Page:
U.S. President Barack Obama's visit to Vietnam later this month comes at a time when Vietnam is seeking stronger ties with the United States. Many Vietnamese Americans, especially the younger generation, are optimistic Obama’s trip will help further reconciliation between the two former foes. Elizabeth Lee has more from the community called "Little Saigon" located south of Los Angeles.
    Video

    Video First-generation, Afghan-American Student Sets Sights on Basketball Glory

    Their parents are immigrants to the United States. They are kids who live between two worlds -- their parents' homeland and the U.S. For many of them, they feel most "American" at school. It can be tricky balancing both worlds. In this report, produced by Beth Mendelson, Arash Arabasadi tells us about one Afghan-American student who seems to be coping -- one shot at a time.
    Video

    Video Newest US Citizens, Writing the Next Great Chapter

    While universities across the United States honor their newest graduates this Friday, many immigrants in downtown Manhattan are celebrating, too. One hundred of them, representing 31 countries across four continents, graduated as U.S. citizens, joining the ranks of 680,000 others every year in New York and cities around the country.
    Video

    Video Vietnam Sees Strong Economic Growth Despite Incomplete Reforms

    Vietnam has transformed its communist economy to become one of the world's fastest-growing nations. While the reforms are incomplete, multinational corporations see a profitable future in Vietnam and have made major investments -- as VOA's Jim Randle reports.
    Video

    Video Qatar Denies World Cup Corruption

    The head of Qatar’s organizing committee for the 2022 World Cup insists his country's bid to host the soccer tournament was completely clean, despite the corruption scandals that have rocked the sport’s governing body, FIFA. Hassan Al-Thawadi also said new laws would offer protection to migrants working on World Cup construction projects. VOA's Henry Ridgwell reports.
    Video

    Video Infrastructure Funding Puts Cambodia on Front Line of International Politics

    When leaders of the world’s seven most developed economies meet in Japan next week, demands for infrastructure investment world wide will be high on the agenda. Japanese Prime Minister Shinzo Abe’s push for “quality infrastructure investment” throughout Asia has been widely viewed as a counter to the rise of Chinese investment flooding into region.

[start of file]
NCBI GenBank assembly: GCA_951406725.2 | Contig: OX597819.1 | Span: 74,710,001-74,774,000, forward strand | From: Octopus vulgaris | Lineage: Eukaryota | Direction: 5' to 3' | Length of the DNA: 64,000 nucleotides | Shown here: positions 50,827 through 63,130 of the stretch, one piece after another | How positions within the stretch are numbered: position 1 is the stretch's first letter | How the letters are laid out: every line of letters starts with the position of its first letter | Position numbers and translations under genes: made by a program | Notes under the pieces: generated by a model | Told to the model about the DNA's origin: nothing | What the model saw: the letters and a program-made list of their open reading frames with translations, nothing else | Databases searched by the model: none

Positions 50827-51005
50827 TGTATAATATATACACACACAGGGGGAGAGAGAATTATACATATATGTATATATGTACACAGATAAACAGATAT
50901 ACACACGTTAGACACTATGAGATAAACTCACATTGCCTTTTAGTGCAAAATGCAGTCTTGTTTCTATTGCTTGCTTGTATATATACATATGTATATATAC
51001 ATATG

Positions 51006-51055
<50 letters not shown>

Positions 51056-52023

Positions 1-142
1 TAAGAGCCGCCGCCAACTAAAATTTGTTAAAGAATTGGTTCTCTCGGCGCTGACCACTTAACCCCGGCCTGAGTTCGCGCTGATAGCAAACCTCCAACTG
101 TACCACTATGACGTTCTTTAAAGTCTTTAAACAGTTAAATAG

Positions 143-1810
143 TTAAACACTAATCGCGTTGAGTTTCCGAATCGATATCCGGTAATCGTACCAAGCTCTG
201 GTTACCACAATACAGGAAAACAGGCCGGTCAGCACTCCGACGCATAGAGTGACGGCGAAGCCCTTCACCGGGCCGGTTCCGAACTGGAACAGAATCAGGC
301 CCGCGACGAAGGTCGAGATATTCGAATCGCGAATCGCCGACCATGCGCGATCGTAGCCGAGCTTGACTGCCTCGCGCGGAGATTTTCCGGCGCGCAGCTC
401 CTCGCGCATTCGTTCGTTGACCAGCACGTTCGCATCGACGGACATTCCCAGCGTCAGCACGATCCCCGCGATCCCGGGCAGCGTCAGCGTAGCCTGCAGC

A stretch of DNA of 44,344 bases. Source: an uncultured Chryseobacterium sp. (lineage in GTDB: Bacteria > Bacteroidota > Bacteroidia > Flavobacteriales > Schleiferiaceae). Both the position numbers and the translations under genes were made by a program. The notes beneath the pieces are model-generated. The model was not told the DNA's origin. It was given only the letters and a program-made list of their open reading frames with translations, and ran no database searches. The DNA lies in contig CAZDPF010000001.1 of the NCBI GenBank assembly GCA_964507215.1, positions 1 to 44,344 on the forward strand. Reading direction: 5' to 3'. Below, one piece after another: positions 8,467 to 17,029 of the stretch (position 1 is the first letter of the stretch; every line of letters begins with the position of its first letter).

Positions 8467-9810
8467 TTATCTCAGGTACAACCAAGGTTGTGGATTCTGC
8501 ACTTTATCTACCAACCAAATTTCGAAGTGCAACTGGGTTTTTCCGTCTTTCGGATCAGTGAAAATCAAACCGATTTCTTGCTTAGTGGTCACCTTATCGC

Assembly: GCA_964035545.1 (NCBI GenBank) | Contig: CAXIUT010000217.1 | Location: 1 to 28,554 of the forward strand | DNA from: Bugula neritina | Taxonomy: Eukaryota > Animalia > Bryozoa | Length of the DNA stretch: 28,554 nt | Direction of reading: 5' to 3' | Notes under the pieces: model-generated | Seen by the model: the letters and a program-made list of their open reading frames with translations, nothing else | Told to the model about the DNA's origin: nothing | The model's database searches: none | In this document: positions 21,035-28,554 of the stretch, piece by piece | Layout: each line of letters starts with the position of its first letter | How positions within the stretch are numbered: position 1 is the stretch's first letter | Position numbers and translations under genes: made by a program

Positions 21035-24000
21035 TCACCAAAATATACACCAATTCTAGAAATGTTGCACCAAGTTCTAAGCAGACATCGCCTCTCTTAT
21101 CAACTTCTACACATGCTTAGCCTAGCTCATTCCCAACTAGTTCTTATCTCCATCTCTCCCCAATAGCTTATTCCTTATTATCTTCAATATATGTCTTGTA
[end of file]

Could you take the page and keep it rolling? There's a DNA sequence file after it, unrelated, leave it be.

Video

    Video Democrats Fear Party Unity a Casualty in Clinton-Sanders Battle

    Democratic presidential front-runner Hillary Clinton claimed a narrow victory in Tuesday's Kentucky primary even as rival Bernie Sanders won in Oregon. Tensions between the two campaigns are rising, prompting fears that the party will have a difficult time unifying to face the presumptive Republican nominee, Donald Trump. VOA national correspondent Jim Malone has more from Washington.
    Video

    Video Portrait of a Transgender Marriage: Husband and Wife Navigate New Roles

    As controversy continues in North Carolina over the use of public bathrooms by transgender individuals, personal struggles with gender identity that were once secret are now coming to light. VOA’s Tina Trinh explored the ramifications for one couple as part of trans.formation, a series of stories on transgender issues.
    Video

    Video Amerikan Hero Flips Stereotype of Middle Eastern Character

    An Iranian American comedian is hoping to connect with American audiences through a film that inverts some of Hollywood's stereotypes about Middle Eastern characters. Sama Dizayee reports.
    Video

    Video Budding Young Inventors Tackle City's Problems with 3-D Printing

    Every city has problems, and local officials and politicians are often frustrated by their inability to solve them. But surprising solutions can come from unexpected places. Students in Baltimore. Maryland, took up the challenge to solve problems they identified in their city, and came up with projects and products to make a difference. VOA's June Soh has more on a digital fabrication competition primarily focused on 3-D design and printing. Carol Pearson narrates.

    Special Report

    Adrift The Invisible African Diaspora